- October 18, 2018
Bees busy buzzing, bumbling, or burrowing are captivating visitors in a garden. As a wildlife landscaper, there are few things as thrilling as watching the bustling bee-activity in flower beds. This has led some bee-enthusiasts to wonder: are native (a.k.a wild) bees and honey bees at odds with one another?
The science tells us, as it often does, it’s complicated.
We’d be remiss not to remind readers, before diving into this topic, that competition is a healthy aspect of natural systems that leads to specialization and co-existence. Some of the issues facing bees are human-induced, however, and lead researchers to ask how we might be applying pressure at rates that could be detrimental to some bee species’ populations. Read on for more…
Bee research has become critical as there is mounting evidence that pollinators are on the decline.open_in_new The pollination services provided by bees are of enormous economic and environmental value.open_in_new Bees pollinate numerous crops in our food supply, like the above cherry orchard, and help maintain genetic diversity in our plant communities.open_in_new Bee vitality is, arguably, linked to that of many other species, including our own.
Brief Background on Bees
The lifestyle of honey bees (Apis) is very different from the thousands of species of bees native to North America. We have discussed the biology of honey bees in this article and the biology of some native bees in this article. In short, honey bees consist of seven species of non-native bees introduced to North America during colonial times for the valuable honey and wax they produce. They provide large-scale pollination services to commercial farms and orchards. Honeybees are eusocial, colonial nesters, and can be fiercely territorial.
Native bees, like the Augochloropsis metallica pictured, in contrast, are predominantly solitary nesters, with the exception of some species of bumblebees. There are upwards of 4,000 native bee species in North America, including about 50 different bumblebee species.open_in_new Native bees are generally docile, go-about-my-business bees. Many native bees do not have a stinger or very rarely use their stingers because they are not defending a collective hive filled with honey, where such drastic life-threatening defense strategies make sense. Their pollination services, however, are critical for trees, flowers, and shrubs.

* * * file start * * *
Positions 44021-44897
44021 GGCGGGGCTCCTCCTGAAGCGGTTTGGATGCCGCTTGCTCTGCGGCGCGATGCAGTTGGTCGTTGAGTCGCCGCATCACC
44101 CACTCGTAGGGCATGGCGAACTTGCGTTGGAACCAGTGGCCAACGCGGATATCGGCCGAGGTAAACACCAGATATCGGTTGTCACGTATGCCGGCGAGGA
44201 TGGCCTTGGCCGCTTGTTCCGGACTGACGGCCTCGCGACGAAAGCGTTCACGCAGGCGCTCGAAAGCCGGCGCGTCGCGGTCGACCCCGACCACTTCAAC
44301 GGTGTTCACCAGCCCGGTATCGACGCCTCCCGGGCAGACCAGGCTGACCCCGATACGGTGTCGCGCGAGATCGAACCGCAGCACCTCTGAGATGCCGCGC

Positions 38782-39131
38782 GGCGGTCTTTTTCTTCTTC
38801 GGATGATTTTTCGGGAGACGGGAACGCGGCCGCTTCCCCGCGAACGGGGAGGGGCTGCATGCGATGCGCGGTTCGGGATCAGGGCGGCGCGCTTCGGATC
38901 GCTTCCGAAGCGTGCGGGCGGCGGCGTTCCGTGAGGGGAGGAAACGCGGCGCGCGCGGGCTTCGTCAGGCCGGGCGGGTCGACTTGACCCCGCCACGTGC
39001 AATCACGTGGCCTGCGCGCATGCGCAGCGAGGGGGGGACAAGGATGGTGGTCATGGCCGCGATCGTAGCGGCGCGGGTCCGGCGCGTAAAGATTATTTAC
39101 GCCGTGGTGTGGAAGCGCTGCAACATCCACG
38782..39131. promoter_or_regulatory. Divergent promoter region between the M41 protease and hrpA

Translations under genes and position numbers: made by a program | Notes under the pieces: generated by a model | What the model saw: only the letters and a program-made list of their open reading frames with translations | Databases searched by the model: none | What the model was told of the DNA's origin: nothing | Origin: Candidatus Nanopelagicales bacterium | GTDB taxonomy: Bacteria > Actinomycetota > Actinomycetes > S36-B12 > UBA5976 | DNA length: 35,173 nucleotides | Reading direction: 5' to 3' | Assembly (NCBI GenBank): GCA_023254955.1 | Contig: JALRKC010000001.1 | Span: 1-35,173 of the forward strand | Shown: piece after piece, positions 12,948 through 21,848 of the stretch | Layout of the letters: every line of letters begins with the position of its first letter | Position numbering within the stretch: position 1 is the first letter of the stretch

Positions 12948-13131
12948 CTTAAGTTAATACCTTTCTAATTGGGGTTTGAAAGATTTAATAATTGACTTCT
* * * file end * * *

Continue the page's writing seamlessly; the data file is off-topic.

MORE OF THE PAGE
These questions are often raised about the dynamics between native and honeybees:
- Do honey and native bees spread diseases or parasites to one another?
- Are the pressures facing native and honey bees the same?
- Should I be planting or doing different things to support different bees?
Let’s start with some good news. There is clear evidence that native and honey bees cohabitate–the presence of one does not imply a lack of the other, as many of us witness in our gardens. Recent research documented that farmers who increase the diversity of foraging areas such as grasslands, wetlands, forest etc., available to pollinators near their farmers, successfully increased both honey and native bee populations.open_in_new A clear case of diversity begets diversity.open_in_new
Likewise, where native and honey bees are living and pollinating side-by-side, overall fruit-set is improved compared to similar fields where only one or the other is found.open_in_new This is great news for farmers and orchardists, where pollination services are critical for a viable crop. The reason for this phenomena is hypothesized to be linked to subtle differences in feeding behavior. Honey bees prefer LOTS of flowers in ONE area.open_in_new They will gravitate towards plants that are loaded with flowers and and feed until the pollen and nectar are depleted.
Native bees, such as bumblebees, mason bees, and carpenter bees, etc., are less concerned about aggregated flower availability and will visit flowers just as efficiently regardless of flower density. In the fields where increased pollination results from the presence of both native and honey bee populations it is likely that the honey bees effectively pollinate the mass flowering areas while native species specialize in out-of-the-way blooms and those blooming later or earlier than the primary bloom period. There is some evidence, however, that native bees will avoid the areas honey bees gravitate towards possibly because honey bees can be more aggressive and territorial than native bees.open_in_new The presence of both, however, is a winning combination for maximizing pollination services.
Do bees spread diseases or parasites to one another?
The simple answer is, yes, they can. The more complicated answer is, diseases and parasites are as diverse, if not more so, than the thousands of bee species that exist. There is also limited research that has been conducted on native bees. As the image above depicts, the existing corpus research is heavily biased towards honey bees leaving a fair amount unknown about disease in native bee populations.